Youth outing to Maymont, July 10, 2018

 Maymont trip, July 10, 2018 (full size gallery)


We had 14 youth and adults come along to the nature section of Maymont estate in Richmond on July 10, 2018.  A midsummer treat!

Everyone enjoyed running and playing on the well tended grounds. In the outdoor nature exhibit, we met owls, hawks, vultures, and two bald eagles. A small stream, the waterfall, the stepping stones were endlessly entertaining.

Everyone enjoyed the farm, with its goats, sheep, chickens, pigs and a donkey. The goats and sheep licked food right out of our hands. Back at the nature exhibit, we learned about the many creatures that inhabit the James River and other Virginia waterways. There are live cams of the animals.

Some background on Maymont. Maymont was the 100-acre Victorian country estate of James Henry and Sallie May Dooley. In 1886, the Dooleys first viewed and purchased the rough pasture and field that would become Maymont.

John Dooley, Sr. became a prosperous hat manufacturer. He began his career as an attorney during the immediate post Civil war years when Richmond was beginning to rebuild its business district, which had been destroyed by fire in the last days of the Confederacy. He also served from 1871 to 1877 in the Virginia Legislature. Major Dooley’s leadership of various civic endeavors runs as a continuous thread through the history of Richmond, from the early 1870s through the early 1920s.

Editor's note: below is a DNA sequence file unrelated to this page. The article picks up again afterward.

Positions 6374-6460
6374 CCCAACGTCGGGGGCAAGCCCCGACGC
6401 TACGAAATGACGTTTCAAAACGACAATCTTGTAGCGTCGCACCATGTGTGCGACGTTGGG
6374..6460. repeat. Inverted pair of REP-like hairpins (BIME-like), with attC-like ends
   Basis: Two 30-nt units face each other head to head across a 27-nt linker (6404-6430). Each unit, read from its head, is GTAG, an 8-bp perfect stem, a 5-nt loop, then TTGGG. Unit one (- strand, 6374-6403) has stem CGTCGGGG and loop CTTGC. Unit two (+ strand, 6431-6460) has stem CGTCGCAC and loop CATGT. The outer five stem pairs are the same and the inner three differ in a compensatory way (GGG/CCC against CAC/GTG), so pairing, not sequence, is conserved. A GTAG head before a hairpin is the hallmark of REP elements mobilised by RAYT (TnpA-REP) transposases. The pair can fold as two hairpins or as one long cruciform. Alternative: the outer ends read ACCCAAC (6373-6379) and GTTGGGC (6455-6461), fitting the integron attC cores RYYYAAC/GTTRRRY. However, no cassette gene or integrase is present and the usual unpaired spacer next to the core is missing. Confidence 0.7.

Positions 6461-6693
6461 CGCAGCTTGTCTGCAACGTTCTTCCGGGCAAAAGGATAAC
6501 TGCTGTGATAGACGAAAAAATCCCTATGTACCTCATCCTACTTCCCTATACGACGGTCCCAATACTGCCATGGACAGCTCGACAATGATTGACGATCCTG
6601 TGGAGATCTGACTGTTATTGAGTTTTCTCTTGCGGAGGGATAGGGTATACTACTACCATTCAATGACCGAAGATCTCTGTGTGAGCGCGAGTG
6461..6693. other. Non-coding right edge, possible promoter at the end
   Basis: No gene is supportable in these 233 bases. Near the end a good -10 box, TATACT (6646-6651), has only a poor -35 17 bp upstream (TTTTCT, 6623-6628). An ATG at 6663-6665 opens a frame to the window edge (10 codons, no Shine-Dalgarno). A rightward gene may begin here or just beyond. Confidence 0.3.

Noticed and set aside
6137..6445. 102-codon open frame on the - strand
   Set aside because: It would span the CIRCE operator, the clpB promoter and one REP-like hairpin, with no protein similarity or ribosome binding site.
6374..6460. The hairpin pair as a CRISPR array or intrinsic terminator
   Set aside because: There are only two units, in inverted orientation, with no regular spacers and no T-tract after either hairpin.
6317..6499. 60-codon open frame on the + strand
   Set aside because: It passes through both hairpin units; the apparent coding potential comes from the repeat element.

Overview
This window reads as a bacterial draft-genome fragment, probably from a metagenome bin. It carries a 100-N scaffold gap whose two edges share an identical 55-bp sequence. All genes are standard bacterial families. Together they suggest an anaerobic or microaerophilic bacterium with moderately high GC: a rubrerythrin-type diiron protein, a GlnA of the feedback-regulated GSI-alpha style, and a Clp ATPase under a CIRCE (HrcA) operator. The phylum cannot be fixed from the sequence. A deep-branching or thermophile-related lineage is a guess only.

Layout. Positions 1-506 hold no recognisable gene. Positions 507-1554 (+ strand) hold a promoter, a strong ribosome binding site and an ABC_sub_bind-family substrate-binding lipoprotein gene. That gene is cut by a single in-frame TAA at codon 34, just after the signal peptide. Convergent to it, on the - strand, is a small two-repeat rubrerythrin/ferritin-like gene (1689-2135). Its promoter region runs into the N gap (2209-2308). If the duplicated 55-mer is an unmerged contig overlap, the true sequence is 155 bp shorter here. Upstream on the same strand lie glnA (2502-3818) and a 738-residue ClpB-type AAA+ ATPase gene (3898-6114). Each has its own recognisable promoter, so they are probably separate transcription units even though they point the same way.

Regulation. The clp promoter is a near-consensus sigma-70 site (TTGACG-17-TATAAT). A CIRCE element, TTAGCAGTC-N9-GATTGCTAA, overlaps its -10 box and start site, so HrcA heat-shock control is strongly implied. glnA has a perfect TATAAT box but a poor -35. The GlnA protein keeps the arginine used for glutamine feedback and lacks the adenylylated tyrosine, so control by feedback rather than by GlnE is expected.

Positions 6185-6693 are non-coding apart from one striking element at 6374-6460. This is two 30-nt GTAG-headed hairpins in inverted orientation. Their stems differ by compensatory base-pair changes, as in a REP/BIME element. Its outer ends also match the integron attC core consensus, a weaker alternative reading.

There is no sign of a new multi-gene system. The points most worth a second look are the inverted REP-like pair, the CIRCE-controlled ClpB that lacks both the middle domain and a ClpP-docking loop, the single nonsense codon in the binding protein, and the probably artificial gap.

Sallie Dooley was an student of horticulture, and took an active role in planning Maymont’s gardens and overseeing their maintenance. She was also a writer, and her poetry and stories express both her passion for gardens and her love of the rural, antebellum world of her childhood.

From the website – "At the age of forty, with no children and the resources of her husband’s prosperity at her disposal, Sallie Dooley led the effort to transform the landscape into a showplace that would rival the lavish estates that were springing up throughout the country.

"The Romanesque-style mansion was completed in 1893. The Dooleys spent the next three decades filling its sumptuous interiors with treasures from around the world and establishing Maymont’s magnificent gardens, landscapes and architectural complex.

"Major Dooley died in 1922, and upon Mrs. Dooley’s death in 1925, Maymont was bequeathed to the City of Richmond. There were no heirs to remodel the residence and its interiors. There were no subsequent generations to parcel the land or to sell off the Dooleys’ distinctly personal collection of decorative arts. In fact, only six months after Mrs. Dooley’s death, Maymont opened as a public park and museum, and has survived intact."

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